This study has some limitations. First, the surveyed hospitals were limited to 10 first class hospitals designated by Health Insurance Review & Assessment Service. Even if not first class, there could be hospitals with well-built postoperative cardiac rehabilitation systems. Therefore, the study result may not represent all Korean hospitals. Second, the questionnaire was composed by modifying a previous study’s survey; only the survey items related to the study purpose and specific topics were used. For example, while sternal precaution was described in detail and augmented in foreign survey studies, only its practice was surveyed in this study. Third, the respondent from each hospital was only one person. Either a nurse of thoracic surgery or a physiotherapist participated in the survey. One physiotherapist answered our questionnaire because one hospital conducted an exercise education by physiotherapist before discharge. Further study needs to survey conducted to various caring staff who works in the ward for patient with recovering from cardiac surgery in same hospital. Fourth, surveys on indicators from the patients’ position, such as patient satisfaction or quality of life, were not performed.
In conclusion, this study is the first survey report on ICR practiced domestically after cardiac surgery. The main difference in program compared to the foreign hospitals in the exercise therapy, both in the degree of progression and educational contents. Overall lack of participation of exercise specialists or physiotherapists seems to be an important difference. This study may be an initiative in refining ICR program in Korea. A nationwide survey including more hospitals of all levels is necessary.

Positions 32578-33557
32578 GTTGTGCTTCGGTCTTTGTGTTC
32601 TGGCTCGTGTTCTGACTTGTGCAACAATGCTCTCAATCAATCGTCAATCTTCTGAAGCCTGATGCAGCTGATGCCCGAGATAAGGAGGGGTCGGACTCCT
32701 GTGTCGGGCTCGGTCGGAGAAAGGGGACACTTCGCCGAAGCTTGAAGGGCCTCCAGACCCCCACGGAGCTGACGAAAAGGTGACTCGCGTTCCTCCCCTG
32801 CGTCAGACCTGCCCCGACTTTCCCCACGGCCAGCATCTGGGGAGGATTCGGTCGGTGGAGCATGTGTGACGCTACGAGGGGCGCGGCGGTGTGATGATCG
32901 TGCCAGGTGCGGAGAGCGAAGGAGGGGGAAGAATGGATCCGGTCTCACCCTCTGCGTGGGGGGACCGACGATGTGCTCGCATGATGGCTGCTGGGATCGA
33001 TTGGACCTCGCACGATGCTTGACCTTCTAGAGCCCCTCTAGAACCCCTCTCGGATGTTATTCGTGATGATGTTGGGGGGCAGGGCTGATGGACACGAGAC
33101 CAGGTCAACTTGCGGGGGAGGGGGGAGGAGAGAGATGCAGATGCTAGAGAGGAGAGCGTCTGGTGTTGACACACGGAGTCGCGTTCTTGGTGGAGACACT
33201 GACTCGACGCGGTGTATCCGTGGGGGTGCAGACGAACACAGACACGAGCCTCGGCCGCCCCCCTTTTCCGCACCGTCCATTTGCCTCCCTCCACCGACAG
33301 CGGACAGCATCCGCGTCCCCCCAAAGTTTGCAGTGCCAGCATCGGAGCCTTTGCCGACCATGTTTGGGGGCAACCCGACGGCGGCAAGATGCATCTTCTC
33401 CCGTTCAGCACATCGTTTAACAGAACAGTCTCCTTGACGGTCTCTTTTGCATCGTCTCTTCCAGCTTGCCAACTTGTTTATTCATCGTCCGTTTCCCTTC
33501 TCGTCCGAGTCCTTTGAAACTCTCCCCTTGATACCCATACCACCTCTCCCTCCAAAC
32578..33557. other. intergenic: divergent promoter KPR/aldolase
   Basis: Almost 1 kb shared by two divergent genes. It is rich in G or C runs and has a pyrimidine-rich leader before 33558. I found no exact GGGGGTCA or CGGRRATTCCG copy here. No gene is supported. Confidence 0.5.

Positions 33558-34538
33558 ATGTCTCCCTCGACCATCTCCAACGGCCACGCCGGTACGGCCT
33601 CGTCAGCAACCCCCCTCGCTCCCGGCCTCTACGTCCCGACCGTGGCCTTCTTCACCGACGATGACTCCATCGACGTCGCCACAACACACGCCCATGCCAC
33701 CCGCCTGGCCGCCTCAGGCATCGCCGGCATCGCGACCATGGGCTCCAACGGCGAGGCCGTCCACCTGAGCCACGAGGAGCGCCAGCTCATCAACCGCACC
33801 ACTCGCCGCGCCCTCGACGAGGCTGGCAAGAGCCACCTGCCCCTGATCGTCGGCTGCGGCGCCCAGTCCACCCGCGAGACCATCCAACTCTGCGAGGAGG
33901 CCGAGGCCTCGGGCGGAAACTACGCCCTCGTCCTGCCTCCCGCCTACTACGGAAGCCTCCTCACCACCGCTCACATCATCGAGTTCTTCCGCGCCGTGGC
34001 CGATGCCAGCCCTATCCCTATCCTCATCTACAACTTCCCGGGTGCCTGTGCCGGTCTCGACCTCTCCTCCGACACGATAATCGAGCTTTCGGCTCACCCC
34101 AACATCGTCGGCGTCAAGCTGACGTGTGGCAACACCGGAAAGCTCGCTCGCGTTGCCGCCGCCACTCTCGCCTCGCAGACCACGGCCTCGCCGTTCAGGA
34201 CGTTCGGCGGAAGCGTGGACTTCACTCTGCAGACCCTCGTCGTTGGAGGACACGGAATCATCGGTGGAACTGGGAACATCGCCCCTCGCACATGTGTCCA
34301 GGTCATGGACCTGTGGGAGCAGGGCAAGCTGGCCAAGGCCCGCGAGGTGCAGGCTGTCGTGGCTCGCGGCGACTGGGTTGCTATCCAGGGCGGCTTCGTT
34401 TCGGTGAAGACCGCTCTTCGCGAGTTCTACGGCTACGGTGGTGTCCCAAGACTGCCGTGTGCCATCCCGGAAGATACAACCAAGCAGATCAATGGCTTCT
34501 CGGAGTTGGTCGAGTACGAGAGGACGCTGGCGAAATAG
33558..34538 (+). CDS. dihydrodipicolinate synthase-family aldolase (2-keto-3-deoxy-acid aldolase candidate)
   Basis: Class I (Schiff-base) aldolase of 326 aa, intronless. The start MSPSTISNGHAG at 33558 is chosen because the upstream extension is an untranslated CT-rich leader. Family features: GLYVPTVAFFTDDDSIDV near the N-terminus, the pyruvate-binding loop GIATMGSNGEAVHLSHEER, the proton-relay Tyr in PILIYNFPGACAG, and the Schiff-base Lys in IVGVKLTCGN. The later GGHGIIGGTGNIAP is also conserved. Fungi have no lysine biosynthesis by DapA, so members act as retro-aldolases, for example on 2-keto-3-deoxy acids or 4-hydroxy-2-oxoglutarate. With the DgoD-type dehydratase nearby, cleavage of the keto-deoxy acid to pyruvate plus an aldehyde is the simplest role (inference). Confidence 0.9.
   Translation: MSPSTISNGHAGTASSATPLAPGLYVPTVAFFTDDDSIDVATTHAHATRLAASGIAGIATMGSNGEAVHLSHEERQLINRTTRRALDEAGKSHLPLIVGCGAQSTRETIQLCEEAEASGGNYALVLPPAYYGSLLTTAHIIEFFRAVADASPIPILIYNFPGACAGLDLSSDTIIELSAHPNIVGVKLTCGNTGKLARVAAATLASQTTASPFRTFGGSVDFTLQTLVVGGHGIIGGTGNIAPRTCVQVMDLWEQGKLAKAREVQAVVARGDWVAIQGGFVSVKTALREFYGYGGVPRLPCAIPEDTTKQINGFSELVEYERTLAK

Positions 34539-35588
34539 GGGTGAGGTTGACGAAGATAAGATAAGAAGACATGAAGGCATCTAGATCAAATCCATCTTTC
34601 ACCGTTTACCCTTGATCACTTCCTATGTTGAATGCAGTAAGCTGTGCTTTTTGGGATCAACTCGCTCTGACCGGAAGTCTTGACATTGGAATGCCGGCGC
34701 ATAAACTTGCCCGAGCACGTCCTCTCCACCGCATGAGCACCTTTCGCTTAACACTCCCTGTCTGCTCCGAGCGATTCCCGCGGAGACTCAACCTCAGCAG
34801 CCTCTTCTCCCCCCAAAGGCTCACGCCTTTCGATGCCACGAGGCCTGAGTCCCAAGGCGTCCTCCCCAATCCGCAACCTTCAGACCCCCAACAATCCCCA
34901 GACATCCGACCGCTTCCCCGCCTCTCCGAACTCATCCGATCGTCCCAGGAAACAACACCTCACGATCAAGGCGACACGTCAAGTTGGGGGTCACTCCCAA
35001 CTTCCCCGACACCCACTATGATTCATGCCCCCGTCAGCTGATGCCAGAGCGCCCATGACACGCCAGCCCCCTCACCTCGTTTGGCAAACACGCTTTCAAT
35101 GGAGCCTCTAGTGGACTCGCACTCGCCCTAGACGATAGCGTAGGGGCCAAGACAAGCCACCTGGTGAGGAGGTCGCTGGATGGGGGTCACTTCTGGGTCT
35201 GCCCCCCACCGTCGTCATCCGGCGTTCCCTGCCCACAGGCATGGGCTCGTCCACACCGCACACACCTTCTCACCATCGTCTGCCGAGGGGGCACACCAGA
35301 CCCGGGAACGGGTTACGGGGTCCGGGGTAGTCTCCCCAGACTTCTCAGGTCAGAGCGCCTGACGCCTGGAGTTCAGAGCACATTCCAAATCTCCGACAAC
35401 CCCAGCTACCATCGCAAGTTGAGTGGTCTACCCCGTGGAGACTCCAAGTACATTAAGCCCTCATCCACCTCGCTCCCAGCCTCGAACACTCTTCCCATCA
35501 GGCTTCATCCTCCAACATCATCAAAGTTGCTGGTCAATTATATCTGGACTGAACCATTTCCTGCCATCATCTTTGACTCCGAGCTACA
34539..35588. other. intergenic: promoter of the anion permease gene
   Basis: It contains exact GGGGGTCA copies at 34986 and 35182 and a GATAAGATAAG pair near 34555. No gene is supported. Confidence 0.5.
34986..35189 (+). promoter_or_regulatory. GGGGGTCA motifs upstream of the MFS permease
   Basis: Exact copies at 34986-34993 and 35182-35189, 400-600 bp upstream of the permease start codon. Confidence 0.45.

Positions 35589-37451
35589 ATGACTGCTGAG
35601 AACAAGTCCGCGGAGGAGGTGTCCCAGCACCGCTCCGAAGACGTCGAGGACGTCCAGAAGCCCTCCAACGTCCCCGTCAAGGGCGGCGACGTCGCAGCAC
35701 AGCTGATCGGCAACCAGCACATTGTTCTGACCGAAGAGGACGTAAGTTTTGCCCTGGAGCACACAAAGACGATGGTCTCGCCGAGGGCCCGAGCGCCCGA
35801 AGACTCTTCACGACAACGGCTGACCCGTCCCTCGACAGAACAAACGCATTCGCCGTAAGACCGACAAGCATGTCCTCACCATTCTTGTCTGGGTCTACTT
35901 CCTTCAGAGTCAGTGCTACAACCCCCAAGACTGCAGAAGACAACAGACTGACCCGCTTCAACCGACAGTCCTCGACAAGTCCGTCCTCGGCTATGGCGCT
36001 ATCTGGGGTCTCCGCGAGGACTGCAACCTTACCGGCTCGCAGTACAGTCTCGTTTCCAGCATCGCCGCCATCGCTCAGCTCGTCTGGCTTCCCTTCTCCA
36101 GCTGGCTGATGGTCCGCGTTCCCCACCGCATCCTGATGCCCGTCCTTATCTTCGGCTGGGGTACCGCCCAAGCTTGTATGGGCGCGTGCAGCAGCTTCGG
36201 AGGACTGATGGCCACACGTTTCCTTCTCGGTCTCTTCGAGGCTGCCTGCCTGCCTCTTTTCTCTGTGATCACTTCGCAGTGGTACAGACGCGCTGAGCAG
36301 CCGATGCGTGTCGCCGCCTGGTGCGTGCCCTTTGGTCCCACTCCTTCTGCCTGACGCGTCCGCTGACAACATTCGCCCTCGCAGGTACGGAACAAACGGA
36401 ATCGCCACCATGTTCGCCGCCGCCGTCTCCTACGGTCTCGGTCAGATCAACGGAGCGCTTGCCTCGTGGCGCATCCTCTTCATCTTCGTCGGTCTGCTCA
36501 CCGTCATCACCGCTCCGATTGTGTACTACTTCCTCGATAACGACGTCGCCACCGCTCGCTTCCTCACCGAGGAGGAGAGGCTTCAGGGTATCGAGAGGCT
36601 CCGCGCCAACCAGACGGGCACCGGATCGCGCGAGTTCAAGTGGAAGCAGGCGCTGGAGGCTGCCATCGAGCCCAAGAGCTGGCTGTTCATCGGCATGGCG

The data obtained from this study has supported by nine different hospitals in 2013. We thank all respondents who replayed the questionnaire for this research.


Appendix 1. Questionnaire

Title: Inpatient cardiac rehabilitation programs’ exercise therapy for patients undergoing cardiac surgery: National Korean questionnaire survey
Purpose: This study attempted to understand the status of the inpatient postoperative care systems of South Korea’s general hospitals practicing cardiac surgery. This study will also provide baseline data for upgrading exercise-based inpatient cardiac rehabilitation programs.



No potential conflict of interest relevant to this article was reported.


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Fig. 1
The categorization and distribution of patient education that conducted in ward and predischarge. This figure shows that the education, which is walking exercise and introduce to cardiac rehabilitation (CR), for enhancing exercise compliance has not recommended compare with other variables.
Table 1